On Dec. 6, the Parti Québécois (PQ) announced that it expects Quebec universities to cut $124 million from their cumulative operating budgets by April 2013. According to McGill Principal Heather Munroe-Blum, the cuts amount to 5.2 per cent of universities’ operating grants, but their introduction, two-thirds of the way through the fiscal year, makes them equivalent to 15 per cent.
Members of the McGill administration say they will lobby the Quebec government to reverse the government’s decision to retroactively cut $19.1 million from McGill’s operating budget, before making any decisions as to which university services could be affected by the cuts.
The McGill Board of Governors (BoG) approved the university’s 2012-2013 budget last March. This budget included a $7 million deficit. According to Munroe-Blum, the additional cuts could push this year’s deficit to over $30 million.
The PQ claims the previous Liberal government had planned similar cuts, and that universities should have been made aware of them earlier in the fiscal year. University leaders across the province have denied receiving such notice.
“The effect of taking such a cut would be to transfer a portion of the government’s deficit to the university system, while undermining dramatically the important educational, economic, research, and social contributions of the University,” Munroe-Blum wrote in an email to the McGill community on Dec. 14.
The BoG passed a resolution on Dec. 13 that condemned the cuts as “excessive” and “injurious” for both universities and Quebec society, and insisting that the government reverse the decision.
“We will take every measure necessary to persuade the government to withdraw these harmful and ill-timed cuts, and to give us the degrees of freedom we need to fulfill our mission—to serve Quebec and Quebeckers at the highest level,” Munroe-Blum wrote.
Last Thursday, Provost Anthony Masi told the Students’ Society of McGill University’s (SSMU) Legislative Council that Munroe-Blum and Vice-Principal (External Relations) Olivier Marcil are working with other universities to prepare a proposal for the government.
“We’ve made no plans because we want to have the conversation first,” Masi said. “We’re not going to the government with a plan saying ‘here’s how we’re going to make the cuts.’ We’re going to the government saying … ‘can we convince you that this is not a good thing to do?’”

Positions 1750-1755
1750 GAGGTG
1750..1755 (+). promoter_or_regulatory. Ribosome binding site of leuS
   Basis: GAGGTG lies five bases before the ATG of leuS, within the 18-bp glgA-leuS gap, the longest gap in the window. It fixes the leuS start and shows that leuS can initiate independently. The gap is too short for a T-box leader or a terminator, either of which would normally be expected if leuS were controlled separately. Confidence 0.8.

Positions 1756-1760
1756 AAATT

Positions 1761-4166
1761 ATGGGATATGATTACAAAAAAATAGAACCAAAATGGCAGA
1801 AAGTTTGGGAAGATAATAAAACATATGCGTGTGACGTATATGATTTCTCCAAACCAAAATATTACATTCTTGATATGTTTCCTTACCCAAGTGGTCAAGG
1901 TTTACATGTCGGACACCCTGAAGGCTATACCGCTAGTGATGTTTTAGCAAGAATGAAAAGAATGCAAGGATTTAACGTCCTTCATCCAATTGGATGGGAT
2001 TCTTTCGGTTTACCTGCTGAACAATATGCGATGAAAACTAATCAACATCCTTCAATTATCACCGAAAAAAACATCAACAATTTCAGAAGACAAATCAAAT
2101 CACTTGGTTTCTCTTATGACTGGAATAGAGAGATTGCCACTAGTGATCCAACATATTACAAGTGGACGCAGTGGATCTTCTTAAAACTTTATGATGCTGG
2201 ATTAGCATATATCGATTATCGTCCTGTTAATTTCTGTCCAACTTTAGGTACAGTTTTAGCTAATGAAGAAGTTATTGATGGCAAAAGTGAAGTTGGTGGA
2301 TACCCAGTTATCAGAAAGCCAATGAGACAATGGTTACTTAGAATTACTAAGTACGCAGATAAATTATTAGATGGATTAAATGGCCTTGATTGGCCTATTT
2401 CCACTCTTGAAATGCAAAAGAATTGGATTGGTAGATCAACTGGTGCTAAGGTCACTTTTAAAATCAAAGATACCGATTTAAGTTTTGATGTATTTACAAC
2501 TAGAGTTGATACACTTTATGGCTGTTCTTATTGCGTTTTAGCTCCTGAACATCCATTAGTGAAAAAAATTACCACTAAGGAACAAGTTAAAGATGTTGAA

Although more than a month has passed since the PQ’s announcement, groups and individuals across campus continue to react to the proposed cuts.
Shortly after the announcement, the McGill Association of University Teachers (MAUT) passed a council motion condemning the cuts. MAUT President Alvin Shrier emphasized the need for coordinated efforts to pressure the government into reversing their decision.
“Everybody’s going to pay the price, because at the end of the day, these kind of cutbacks are not going to help the quality of our education,” he said.
Jonathan Mooney, secretary-general of the Post-Graduate Students’ Society (PGSS) pointed to the budget cuts as a direct contradiction of the PQ’s support for education when they were elected in September 2012.
“They were elected on the platform that they wanted to protect students, make sure that they have a good experience, and that they valued education,” he said. “[The decision is] really bad for the government because it undermines their credibility.”
Mooney also said that groups may withdraw from the Quebec summit on higher education planned for February.
“The whole idea of the summit was that we were going to have a conversation with all the stakeholders—staff, professors, students, administrators, people from the community, business leaders,” he said. “Now it’s like [the PQ has] already made their decision.”
Other students showed their opposition to the cuts by protesting at the Dec. 13 BoG meeting. According to one protestor, the demonstration also intended to “propose and enforce an unlimited general strike of the McGill administration” against the government.
“In the printemps érable, we saw that an unlimited general strike is the only avenue for creating an effective power relation with the government, and we want to share that lesson with the administration in its time of need,” the protestor, who asked to remain anonymous, said.
The protestors attempted to enter the BoG meeting to deliver their motion, but were denied access by McGill Security. SSMU President Josh Redel, a member of the BoG, said he disagreed with the tactics of the protestors, whose presence delayed the start of the meeting and caused the board to relocate to a different room. He expressed concerns over the initial joke-like manner of the protest.
“My frustration is that the initial framing of the protest as a joke or ironic is childish, especially at a time when we’re facing something so real,” Redel said. “$20 million isn’t a joke. Today’s discussion was crucial and has a direct impact on students … You can be very powerful in protest but still show respect.”